Mean Square Noise. The QM mean square voltage signal was normalized by the SM response. For low-frequencies f < 3x10^11 Hz (d >500 microns), both SM and QM give the same noise signal of 1.65x10^-17 V^2/Hz. SM at high EM confinement frequencies remains the same while the QM signal is reduced. E.g., at f = 3x10^13 Hz (d = 5 microns) the QM signal is 0.0398 x lower, i.e. 6.5x10^-19 V^2/Hz. At f = 3x10^14 Hz (d = 0.5 microns) and 3x10^15 Hz (d = 0.05 microns), the QM noise signal is virtually imperceptible at about 20 and 200 orders of magnitude lower than given by SM.  

Noise The noise voltage requires a measurement bandwidth B = (fmax – fmin). Taking fmax = f and fmin = 0, B = f. At low-frequencies f < 3x10^11 Hz (d > 500 microns), both SM and QM give the same noise signal of 2.2 mV.  Again, at higher EM confinement frequencies, the SM noise remains the same while the QM signal is reduced, e.g., at f = 3x10^13 Hz (d= 5 microns) the QM noise is 0.0398 x lower than by SM, i.e. 0.08 mV.  At f = 3x10^14 Hz (d = 0.5 micron) and 3x10^15 Hz (d = 0.05 micron), the QM noise is
imperceptible at about 10 and 100 orders of magnitude lower than given by SM.  

It is noted that solutions of Maxwell’s equations assuming the FDT is satisfied require nanoscale gaps d < 0.05 microns to achieve breakthroughs in energy harvesting. But the J-N noise signal at high EM confinement frequencies is extremely weak suggesting the FDT may not be satisfied, and therefore any breakthroughs in energy harvesting may be difficult to achieve in practice.   Further discussion of J-N noise are given in “Johnson-Nyquist Noise,” at, 2012.    


1. The J-N noise as a measure of the validity of the FDT under EM confinement based on a resistor in the surface of nanoscale gaps having a resistance of 1000 ohms shows the atoms under EM emit almost imperceptible voltage signals at ambient temperature. Hence, the FDT in nanoscale gaps is most likely not satisfied, and therefore near-field heat transfer by the mechanism of tunneling of evanescent waves in nanoscale gaps may not be supported by solutions of Maxwell’s equations suggesting any breakthroughs in energy harvesting may be difficult to achieve in practice.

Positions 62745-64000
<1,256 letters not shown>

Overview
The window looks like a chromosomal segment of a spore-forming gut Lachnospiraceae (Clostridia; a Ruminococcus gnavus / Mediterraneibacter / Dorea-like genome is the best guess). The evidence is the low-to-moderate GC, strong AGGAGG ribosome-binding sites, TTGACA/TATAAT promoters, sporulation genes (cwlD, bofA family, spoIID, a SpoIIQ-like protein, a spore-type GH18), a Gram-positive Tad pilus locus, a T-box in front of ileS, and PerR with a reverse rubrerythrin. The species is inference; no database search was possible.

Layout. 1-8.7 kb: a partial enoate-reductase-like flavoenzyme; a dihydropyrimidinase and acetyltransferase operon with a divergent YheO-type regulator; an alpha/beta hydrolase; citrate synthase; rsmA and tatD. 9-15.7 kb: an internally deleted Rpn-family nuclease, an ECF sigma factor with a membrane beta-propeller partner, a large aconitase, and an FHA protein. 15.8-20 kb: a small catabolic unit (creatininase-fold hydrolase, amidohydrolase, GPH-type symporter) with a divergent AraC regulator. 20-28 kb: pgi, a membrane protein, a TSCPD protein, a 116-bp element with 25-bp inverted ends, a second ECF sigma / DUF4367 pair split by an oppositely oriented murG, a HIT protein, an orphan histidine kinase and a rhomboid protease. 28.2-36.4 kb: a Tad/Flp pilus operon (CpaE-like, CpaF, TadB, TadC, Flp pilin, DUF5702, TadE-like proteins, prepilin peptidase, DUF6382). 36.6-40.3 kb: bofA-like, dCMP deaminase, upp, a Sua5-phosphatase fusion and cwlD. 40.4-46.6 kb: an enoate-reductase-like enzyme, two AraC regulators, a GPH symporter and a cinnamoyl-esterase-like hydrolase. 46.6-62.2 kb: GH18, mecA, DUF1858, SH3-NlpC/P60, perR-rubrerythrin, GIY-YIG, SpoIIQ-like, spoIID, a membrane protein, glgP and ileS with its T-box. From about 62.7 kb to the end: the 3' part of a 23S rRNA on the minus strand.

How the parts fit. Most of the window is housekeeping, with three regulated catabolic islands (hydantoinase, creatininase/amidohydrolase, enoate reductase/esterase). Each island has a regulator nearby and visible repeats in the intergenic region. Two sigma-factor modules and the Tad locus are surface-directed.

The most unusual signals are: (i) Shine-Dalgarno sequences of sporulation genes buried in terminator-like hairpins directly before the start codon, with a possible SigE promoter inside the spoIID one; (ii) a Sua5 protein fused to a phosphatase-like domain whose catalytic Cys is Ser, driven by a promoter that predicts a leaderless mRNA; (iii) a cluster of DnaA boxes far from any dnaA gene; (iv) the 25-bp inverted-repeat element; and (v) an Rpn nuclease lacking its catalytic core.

2. QED induced radiation based on QM is independent of the FDT. EM confinement of thermal emission is precluded in nanoscale gaps, and therefore the surface atoms cannot conserve heat flow by an increase in temperature. Instead, conservation proceeds by the QED induced creation of photons that carry the thermal radiation between gap surfaces.

3. Planck theory is consistent with near-field heat transfer by QED induced radiation.

4. SM that allows the atom to have heat capacity under high EM confinement in nanoscale gaps is refuted by QM.  


[1] A. Narayanaswamy et al., “Breakdown of the Planck blackbody radiation law at nanoscale gaps,” Appl Phys A, 96: 357–362 (2009).  
[2]  R. S. Ottens, et al., “Near-Field Radiative Heat Transfer between Macroscopic Planar Surfaces,” PRL, 107, 014301 (2011)
[3]  S, M. Rytov, et al,, Principles of Statistical Radiophysics, Springer-Verlag, Berlin, Vol. 3, 1987.
[4] H. Nyquist, “Thermal Agitation of Electrical Charge in Conductors,” Phys. Rev., 110-113 (1928).

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Classically, absorbed heat from EM sources at the macroscale is conserved by an increase in temperature. But at the nanoscale, temperature increases are forbidden by quantum mechanics. QED radiation explains how heat is conserved by the emission of non-thermal EM radiation to the surroundings.